This raises some interesting questions that I think are being ignored.
First, I should be clear that for those not familiar with  television drama that this episode of “Criminal Minds” is by no means isolated.  I wish I could offer a statistical analysis of a number of shows but I can’t. I can attest that any number of episodes  of the set of  “CSI” series,  the set of “Law and Order” series and well as “Criminal Minds” base the motivation for the murder on revenge, revenge for having been humiliated. Of course “revenge”  is an age old motivation what is different it the addition of the motivation for the revenge. 
Likewise, for years now there have been a number of “reality shows” of all types. Shows that pit peoples against one another in artificial situations such as “Survivor” to shows such as “Hell’s Kitchen” and the “Weakest Link.” All of these in one way or another, in non fictional ways, put people in situations or play up situations where they are apt to be or are  ritually shame and humiliate each other or are humiliated.



I have broached the idea for some time that quite possibly “ we”, meaning, man in general are simply  discovering these concepts and there is no particular “positive” way to come to peace with them. Or in “Affect” language. They are, for the first time, coming fully into human consciousness.  Technology and the entrainment medium offer a somewhat “safe” way to offer and arena to , gain, come to terms with these powerful emotions.  We have always had the battlefield and 2000 thousand years ago we had the had the coliseum with Gladiators to “play with our emotions.” We still have the battle field but to a much lesser extent despite popular opinion and we still have the coliseum for the  NFL to the WWF but we also have the reality that we have seen concerning how war technology places solders in a surreal world where killing becomes a video game.



So this is about a simple observation and that is there is, it seems to me, much wailing and gnashing  of teeth about how there is little or no recognition of the concepts of shame and humiliation in the culture.



True enough when I and my colleagues present these ideas in talks and in therapy sessions and  we marvel at how little excitement and understanding they almost always elicit. Note I said how little understanding, they elicit little interest and excitement..


Years go by and we are left unsatisfied in our goal of dissimilating our ideas. I believe there are many reasons for this which I will not go into further.
I will say that I think we, for whatever reason, miss a great trove or resources by ignoring what is available in popular cultural.  That in one sense the world is passing us by.



Then the question is why is it that popular culture,  in my mind at least, is  equal with or ahead of science in this area?



The is a saying that “the artist get there first.” 

This is completely consistent with “Affect Psychology” and if we follow the concepts of Affect Imagery and Consciousness which happens to be the title of Silvan Tomkins major work. The idea is that our information flow is in that order. It is preconscious in our deep memory banks of  “affect” bundled up with  “imagery” and it is only finally that it comes into consciousness. So it would seem that groups and history would follow the paradigm of the individual.  The artist works on the subconscious level. They simply are pulling up the feeling and imagery more  quickly.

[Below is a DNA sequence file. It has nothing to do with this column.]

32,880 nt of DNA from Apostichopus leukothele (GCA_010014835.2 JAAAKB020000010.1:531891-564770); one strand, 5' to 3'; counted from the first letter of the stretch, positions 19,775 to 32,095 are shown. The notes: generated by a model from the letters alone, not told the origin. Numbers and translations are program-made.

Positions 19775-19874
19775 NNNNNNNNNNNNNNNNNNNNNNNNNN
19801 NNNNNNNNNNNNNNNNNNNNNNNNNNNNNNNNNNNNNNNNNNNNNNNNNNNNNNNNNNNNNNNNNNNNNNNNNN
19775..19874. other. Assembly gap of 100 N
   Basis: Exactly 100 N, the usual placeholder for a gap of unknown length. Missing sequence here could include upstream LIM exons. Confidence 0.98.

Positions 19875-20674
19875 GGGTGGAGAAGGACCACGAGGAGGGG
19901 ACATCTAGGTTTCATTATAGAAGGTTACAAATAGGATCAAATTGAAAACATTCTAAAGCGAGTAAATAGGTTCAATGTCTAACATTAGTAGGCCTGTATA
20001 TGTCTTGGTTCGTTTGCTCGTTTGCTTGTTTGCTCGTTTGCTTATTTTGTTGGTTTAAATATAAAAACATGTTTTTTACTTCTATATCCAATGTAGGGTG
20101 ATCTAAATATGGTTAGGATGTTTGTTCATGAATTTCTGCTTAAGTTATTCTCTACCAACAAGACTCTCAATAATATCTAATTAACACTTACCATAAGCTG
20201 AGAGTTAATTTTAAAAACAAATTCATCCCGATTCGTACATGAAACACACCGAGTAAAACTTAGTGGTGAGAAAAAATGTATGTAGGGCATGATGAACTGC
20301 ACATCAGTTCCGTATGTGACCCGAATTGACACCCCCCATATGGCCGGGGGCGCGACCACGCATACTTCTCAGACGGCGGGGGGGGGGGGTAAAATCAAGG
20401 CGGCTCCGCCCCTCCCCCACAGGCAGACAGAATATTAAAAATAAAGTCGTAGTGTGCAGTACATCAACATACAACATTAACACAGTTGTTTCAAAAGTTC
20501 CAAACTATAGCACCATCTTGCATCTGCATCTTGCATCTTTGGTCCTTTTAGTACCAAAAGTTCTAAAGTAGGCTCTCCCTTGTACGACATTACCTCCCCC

It is said that the whole history of modern physics is portrayed in early modern art.



I will leave you with a  synopsis of what I think is one of the poorer crime shows on and that is “CSI Miami” it focus almost totally on the mechanics of yet to exist technical crime techniques and very little character development. I say this as this episode had a fairly strong story line based on humiliate.



The telling of the tale, however, takes only a few lines. The story takes place during famous “Spring Break” in Miami. Two young men are found dead under suspicious circumstances. It turns out that at some previous point they had severally humiliated a young lady who was overweight making her feel as if she was “nothing.” So much so that she lost the weigh and became quite attractive, came to spring break and enticed them sexually. They being none the wiser as to whom she was. At the appropriate moment she let them know who she was and then killed them.



My final comment is this type of understanding of shame and humiliation is articulated over and over again. Clearly the writers have a very conscious understanding of it or so it would seem. They must be familiar with the literature? I invite comments about it. So it would seem that we in the business seem to be, to me, on a “high horse” of sorts and with blinders thinking we are the only ones of sorts “holding these concepts in consciousness.”  



1The opening quote is complex and accurate on all levels but that said I am sure the author had no knowledge of the Tomkins definition of shame. That is shame being the “Impediment of going positive feeling.” So it is certainly not some “personal mistake of ours.”  But it is precisely the helplessness we feel in the fact that we have no choice in the fact that our desires are interrupted by life willy-nilly and we are brought to our knees that we, often, feel immense, humiliation. And when we are exposed it can drive us insane.
  

Shame and Humiliation

http://www.squidoo.com/thinking-feeling-doing (Summary of Principles used in these posts.)

http://www.brianlynchmd.com

Tomkins, Silvan S.: Affect Imagery Consciousness NY: SPringer Publishing Company, 1963.

Shame and Pride : Affect, Sex, and the Birth of the Self by Donald L. Nat


On  Amazon by Brian Lynch Paper Back and Kindle:
"Knowing Your Emotions"
"Doing- Thinking- Feeling - In The World"
"HACER-PENSAR-SIENTIR - EN EL MUNDO."

Facebook | Affect Psychology